That is a pre-Phylloxera Tinto de Toro vine from Toro. Tough to tell from this picture but it's only a foot and a half tall. The weather, on the high-altitude plane where this was taken, is so extreme that the vines grow at a snail's pace. This example is nearly 140 years-old, making it amongst the oldest in Castilla y Leon. It belongs to Pago de Matarredonda. They make one of the most unique wines of the appellation.
That my friends is deliciousness. Dinner tonight took place on a Fronton Court. Fronton? The Spanish term for a game the Basque refer to as Jai-alai. Wondering why we were on a Fronton court? Not sure but it was the second time that day. At no point in my life did i envision myself on a Jai-alai court, let alone twice in one day. Regardless, the food was great. This beauty is a Shallot and Sherry Vinaigrette, Bronzed Candied Almonds, Violet Petals, Truffle Oil, Crunchy Sea Salt over a slice of Chilled Seared Paroto. Paroto? Baby horse...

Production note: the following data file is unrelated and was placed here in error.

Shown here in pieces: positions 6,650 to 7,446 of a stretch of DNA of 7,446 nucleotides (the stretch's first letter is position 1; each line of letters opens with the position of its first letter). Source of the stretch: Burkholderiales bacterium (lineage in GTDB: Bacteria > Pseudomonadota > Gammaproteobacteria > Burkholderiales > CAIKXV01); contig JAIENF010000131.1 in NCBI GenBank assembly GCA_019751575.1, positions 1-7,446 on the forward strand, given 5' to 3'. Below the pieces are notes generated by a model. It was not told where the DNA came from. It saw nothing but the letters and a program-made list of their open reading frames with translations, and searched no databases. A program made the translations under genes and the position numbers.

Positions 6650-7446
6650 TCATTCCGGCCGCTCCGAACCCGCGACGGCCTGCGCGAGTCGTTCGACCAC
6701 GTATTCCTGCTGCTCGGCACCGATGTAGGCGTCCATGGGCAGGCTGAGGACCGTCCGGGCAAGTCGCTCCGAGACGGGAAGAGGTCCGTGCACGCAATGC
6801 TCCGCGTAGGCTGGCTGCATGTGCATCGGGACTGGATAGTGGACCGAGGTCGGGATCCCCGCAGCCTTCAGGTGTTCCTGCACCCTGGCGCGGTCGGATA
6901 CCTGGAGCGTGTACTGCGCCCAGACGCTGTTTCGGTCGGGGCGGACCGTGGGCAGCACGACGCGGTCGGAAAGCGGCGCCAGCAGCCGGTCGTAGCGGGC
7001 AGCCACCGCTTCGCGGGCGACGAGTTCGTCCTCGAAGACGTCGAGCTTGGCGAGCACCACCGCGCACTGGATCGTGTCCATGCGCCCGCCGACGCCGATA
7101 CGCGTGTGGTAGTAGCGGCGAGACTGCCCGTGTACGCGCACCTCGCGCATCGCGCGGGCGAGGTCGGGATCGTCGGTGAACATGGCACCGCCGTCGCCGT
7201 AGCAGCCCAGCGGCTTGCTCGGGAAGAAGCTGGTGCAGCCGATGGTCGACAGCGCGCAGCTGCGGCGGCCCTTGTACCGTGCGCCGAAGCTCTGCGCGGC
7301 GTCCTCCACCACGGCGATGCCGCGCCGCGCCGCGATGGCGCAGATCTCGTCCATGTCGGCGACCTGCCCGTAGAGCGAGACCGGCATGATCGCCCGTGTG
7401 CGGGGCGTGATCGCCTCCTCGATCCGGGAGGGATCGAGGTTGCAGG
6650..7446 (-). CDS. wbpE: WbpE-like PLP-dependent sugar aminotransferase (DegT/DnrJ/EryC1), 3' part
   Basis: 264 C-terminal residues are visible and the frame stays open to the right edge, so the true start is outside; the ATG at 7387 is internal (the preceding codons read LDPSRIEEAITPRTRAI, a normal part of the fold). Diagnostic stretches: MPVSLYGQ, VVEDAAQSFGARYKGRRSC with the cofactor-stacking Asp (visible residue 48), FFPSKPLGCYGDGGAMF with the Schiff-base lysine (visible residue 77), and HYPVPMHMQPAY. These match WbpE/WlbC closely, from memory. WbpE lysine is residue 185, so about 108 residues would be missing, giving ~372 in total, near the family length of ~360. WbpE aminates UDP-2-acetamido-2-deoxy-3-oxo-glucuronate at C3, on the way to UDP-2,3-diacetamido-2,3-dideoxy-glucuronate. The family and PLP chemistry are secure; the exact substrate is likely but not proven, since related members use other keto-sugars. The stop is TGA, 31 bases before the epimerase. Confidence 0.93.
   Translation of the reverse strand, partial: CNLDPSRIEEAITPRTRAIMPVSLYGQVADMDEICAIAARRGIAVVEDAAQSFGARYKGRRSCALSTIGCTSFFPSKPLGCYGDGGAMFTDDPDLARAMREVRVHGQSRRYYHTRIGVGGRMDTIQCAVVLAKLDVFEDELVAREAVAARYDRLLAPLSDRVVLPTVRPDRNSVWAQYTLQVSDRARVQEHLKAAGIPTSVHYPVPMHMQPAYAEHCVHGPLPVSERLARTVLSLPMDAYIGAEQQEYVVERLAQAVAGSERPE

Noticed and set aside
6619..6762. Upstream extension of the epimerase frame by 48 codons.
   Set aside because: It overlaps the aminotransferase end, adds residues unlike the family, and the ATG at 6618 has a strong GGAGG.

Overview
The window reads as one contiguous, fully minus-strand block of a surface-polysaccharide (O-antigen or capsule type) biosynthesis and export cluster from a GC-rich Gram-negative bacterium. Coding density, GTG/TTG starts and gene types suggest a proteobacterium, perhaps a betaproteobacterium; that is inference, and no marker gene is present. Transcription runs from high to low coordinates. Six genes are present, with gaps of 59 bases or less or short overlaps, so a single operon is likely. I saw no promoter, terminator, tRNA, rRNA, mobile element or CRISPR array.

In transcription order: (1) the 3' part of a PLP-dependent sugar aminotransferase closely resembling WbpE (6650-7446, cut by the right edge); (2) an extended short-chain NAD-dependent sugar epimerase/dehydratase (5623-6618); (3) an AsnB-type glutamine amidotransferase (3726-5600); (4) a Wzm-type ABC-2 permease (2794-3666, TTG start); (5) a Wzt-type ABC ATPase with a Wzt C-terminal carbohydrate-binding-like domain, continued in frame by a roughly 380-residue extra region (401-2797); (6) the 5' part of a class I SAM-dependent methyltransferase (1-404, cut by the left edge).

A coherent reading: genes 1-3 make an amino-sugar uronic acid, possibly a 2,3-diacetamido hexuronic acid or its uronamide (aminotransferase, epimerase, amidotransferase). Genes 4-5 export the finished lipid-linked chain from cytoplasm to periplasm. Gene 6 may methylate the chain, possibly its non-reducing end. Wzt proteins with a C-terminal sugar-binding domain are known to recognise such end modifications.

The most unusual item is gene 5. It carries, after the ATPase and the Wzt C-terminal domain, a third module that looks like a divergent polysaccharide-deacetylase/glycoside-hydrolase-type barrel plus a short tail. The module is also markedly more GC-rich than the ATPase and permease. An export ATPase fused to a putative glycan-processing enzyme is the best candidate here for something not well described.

What is that you may ask? That is yours truly holding a Jamon Iberico Jabugo...aka the World's most expensive ham. Apparently, one does not just purchase a Jabugo. One buys them as futures. You buy the ham when it's still a piglet and 4+ years later you get your ham. This little beauty will set you back about 1000 E or $1,400 US. A small plate of it in a restaurant will set you back $50-60.